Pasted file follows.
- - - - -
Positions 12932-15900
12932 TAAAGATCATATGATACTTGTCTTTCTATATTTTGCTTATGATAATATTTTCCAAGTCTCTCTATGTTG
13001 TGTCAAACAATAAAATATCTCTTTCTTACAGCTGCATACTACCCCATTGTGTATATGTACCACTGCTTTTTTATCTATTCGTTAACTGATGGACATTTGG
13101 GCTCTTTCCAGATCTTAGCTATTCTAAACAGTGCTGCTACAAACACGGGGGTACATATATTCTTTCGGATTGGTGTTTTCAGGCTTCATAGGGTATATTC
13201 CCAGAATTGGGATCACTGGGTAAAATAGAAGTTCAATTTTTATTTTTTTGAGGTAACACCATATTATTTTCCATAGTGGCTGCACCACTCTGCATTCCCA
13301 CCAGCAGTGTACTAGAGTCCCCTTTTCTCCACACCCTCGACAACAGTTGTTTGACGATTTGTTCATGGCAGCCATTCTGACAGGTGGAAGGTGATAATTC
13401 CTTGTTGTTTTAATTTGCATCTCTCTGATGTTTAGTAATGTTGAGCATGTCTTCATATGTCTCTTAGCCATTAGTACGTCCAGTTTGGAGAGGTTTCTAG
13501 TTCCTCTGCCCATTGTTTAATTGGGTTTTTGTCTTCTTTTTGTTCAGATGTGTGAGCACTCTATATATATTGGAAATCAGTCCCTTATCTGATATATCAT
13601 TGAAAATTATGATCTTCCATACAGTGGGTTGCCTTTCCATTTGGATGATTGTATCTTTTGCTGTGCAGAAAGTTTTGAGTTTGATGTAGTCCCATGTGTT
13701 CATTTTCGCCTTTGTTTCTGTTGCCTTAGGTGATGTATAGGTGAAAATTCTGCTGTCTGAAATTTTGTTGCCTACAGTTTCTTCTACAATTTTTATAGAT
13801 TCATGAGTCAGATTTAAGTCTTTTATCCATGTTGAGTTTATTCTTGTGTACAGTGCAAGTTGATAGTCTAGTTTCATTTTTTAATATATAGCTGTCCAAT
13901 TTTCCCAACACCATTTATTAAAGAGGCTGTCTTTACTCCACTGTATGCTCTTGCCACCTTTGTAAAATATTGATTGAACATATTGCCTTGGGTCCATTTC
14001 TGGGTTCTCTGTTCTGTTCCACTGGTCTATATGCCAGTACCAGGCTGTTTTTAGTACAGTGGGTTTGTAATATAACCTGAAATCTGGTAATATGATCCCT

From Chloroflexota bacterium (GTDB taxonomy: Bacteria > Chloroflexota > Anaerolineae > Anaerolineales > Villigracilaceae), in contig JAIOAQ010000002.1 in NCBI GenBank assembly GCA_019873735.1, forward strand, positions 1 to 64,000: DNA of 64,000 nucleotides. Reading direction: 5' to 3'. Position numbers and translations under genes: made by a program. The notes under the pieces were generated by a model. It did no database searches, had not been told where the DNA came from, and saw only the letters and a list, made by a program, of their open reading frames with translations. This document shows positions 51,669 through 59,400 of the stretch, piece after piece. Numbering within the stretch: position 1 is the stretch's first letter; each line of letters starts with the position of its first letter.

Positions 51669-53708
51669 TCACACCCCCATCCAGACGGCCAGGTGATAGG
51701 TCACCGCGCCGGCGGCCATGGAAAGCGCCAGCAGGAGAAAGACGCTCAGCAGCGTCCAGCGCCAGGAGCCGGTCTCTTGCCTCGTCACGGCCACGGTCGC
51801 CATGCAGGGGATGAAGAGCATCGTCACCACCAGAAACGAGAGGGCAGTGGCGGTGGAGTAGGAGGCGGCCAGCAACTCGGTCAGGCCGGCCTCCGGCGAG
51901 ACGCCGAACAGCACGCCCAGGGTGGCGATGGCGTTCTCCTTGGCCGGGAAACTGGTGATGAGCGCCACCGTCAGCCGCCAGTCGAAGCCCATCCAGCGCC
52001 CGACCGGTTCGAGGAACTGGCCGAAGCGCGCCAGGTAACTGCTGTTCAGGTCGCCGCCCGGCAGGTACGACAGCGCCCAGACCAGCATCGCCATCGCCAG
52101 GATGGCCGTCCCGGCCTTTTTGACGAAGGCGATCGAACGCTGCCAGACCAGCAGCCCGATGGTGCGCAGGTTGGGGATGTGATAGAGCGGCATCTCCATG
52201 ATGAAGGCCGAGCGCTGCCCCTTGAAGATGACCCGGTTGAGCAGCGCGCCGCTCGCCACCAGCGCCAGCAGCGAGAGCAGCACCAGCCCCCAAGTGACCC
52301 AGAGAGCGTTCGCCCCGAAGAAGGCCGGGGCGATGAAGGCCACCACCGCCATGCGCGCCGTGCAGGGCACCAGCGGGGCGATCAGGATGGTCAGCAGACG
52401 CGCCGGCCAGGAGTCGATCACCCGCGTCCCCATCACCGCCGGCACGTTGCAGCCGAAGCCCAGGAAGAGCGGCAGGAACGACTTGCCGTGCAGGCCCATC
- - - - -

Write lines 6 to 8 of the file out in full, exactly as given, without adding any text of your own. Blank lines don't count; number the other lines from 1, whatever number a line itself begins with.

13301 CCAGCAGTGTACTAGAGTCCCCTTTTCTCCACACCCTCGACAACAGTTGTTTGACGATTTGTTCATGGCAGCCATTCTGACAGGTGGAAGGTGATAATTC
13401 CTTGTTGTTTTAATTTGCATCTCTCTGATGTTTAGTAATGTTGAGCATGTCTTCATATGTCTCTTAGCCATTAGTACGTCCAGTTTGGAGAGGTTTCTAG
13501 TTCCTCTGCCCATTGTTTAATTGGGTTTTTGTCTTCTTTTTGTTCAGATGTGTGAGCACTCTATATATATTGGAAATCAGTCCCTTATCTGATATATCAT